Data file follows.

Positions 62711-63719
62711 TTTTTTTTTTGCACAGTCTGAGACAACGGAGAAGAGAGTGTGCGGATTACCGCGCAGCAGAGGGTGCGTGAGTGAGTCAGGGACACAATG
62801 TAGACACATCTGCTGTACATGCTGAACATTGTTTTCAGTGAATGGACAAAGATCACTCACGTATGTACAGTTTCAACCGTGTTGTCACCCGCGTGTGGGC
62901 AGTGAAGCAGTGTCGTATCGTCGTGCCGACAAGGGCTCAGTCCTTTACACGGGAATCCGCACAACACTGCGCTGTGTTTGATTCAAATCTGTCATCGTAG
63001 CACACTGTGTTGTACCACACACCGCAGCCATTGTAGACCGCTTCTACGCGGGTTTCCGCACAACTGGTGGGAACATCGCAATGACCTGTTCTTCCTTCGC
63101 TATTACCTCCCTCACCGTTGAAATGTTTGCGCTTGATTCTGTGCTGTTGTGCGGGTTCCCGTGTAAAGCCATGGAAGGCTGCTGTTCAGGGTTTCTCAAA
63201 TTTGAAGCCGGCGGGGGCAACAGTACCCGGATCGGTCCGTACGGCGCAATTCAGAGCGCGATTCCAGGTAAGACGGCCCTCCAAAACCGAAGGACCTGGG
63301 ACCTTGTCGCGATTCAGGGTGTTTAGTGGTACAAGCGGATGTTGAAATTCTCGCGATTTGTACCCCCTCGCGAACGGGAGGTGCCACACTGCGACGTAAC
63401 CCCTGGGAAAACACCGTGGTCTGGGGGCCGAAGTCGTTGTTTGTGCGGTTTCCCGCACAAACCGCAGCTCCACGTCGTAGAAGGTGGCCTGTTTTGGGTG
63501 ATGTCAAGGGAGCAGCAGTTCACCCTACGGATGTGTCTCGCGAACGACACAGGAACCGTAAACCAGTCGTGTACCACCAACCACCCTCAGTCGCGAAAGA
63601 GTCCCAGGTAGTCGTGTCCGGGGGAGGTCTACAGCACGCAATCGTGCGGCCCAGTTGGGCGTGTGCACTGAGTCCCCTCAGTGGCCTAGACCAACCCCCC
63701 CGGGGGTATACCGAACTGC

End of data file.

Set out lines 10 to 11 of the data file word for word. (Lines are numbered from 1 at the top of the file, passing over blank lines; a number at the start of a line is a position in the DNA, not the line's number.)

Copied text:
63501 ATGTCAAGGGAGCAGCAGTTCACCCTACGGATGTGTCTCGCGAACGACACAGGAACCGTAAACCAGTCGTGTACCACCAACCACCCTCAGTCGCGAAAGA
63601 GTCCCAGGTAGTCGTGTCCGGGGGAGGTCTACAGCACGCAATCGTGCGGCCCAGTTGGGCGTGTGCACTGAGTCCCCTCAGTGGCCTAGACCAACCCCCC